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This week’s inspiration post is not an inspiration post at all. It’s written in lieu of a panic attack as I think about my first proper public reading.

Yesterday I spent about three hours with my friend going through the set list – songs, poems and excerpts from relevant books. The way it has worked out, I’ll now be reading six of my own poems, one poem by another person, and three passages from books.

I reckon in total, over two 45 minute sets, I’ll read for a maximum of about 20 minutes – and yet the whole thing is filling me with dread.

I was asked today what the difference is between open mike events and this.  Well, in reality I suppose you could argue that there’s not a lot of difference but in my mind open mike events are full of poets, singers and musicians all sharing their work, whereas this is about performing to an audience.

Even writing that makes my stomach shrivel up…

This is what it means to be a writer though.  The sharing part has never been easy for me, but I have to conquer it to make the life I’ve chosen meaningful.  I can’t do it with the novels until I have exhausted the agent search, but I can do it with the poetry.

All the poems bar one are like old friends, and I can wrap myself in their comforting familiarity. The venue is well-known, and the people warm and supportive. I really am easing into the performance side with a sympathetic first attempt.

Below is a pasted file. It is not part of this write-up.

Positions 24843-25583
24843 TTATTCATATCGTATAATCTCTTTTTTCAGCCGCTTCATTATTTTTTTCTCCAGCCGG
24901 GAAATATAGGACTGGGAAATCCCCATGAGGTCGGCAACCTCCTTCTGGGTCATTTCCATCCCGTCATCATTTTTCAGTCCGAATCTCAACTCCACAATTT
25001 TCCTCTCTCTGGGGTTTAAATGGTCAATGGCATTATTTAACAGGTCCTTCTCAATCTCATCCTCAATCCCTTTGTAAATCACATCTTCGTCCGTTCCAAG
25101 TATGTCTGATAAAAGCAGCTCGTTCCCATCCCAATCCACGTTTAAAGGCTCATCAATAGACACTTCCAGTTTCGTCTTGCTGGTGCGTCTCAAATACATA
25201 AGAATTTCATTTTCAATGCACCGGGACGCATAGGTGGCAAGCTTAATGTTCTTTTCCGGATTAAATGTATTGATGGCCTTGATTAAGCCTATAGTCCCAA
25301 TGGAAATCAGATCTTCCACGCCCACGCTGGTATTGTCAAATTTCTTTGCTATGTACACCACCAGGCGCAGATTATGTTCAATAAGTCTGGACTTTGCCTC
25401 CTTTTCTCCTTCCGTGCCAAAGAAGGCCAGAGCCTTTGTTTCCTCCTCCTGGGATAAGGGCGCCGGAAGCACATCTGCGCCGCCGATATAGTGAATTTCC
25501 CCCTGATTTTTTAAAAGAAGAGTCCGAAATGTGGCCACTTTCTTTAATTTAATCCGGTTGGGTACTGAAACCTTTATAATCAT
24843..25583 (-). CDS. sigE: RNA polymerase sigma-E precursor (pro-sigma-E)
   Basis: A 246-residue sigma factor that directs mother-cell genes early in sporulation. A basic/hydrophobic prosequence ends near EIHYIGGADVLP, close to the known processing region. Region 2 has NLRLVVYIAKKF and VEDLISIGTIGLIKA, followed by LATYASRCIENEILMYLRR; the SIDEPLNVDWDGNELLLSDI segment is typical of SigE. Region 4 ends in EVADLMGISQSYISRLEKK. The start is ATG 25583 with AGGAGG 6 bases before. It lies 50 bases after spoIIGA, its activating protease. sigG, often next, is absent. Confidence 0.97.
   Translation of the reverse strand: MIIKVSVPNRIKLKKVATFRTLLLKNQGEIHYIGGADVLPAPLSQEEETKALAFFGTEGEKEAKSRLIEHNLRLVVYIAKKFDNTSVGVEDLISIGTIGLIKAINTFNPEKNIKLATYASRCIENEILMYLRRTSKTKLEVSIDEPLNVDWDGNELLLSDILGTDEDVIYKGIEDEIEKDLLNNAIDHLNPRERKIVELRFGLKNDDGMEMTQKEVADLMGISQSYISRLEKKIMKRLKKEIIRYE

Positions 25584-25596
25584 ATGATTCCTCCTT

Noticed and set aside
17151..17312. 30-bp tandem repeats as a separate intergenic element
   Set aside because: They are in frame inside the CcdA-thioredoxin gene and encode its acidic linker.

But I’m still terrified!

It’s like that phrase you see on inspirational posters – ‘feel the fear, and do it anyway’.  By this time Sunday, the fear will be in the past and I’ll have accomplished something important.

And once I’ve done it, you’ll know you can too.  There you go – a little bit of inspiration after all!

Happy writing,

EJ

🙂

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For the past couple of days I’ve put the writing to one side to help out with a friend’s business open day – and have been lost in a fog of wool, paper pompoms, fabric, raffia and hessian, with the occasional bit of bunting thrown in for fun.

It was exhausting, and time-consuming but it was just what I needed after the last few weeks – a bit of creativity with a group of lovely people, helping a friend pursue a dream.

I also managed (part of) a charity zumbathon this weekend, which explains my general sleepiness… but now it’s time to refocus all my efforts on phrases not fabric, words not wool.

As I’ve said before, I’m performing at a ‘Listening Lunch’ next Sunday; the poetry count has gone from four to six and now I’m only doing one other reading.  I don’t need to write any more new poems, thankfully, and I’ve performed most of them at open mikes before, so that’s also made me feel a little better.  I just need to get on and finish editing everything.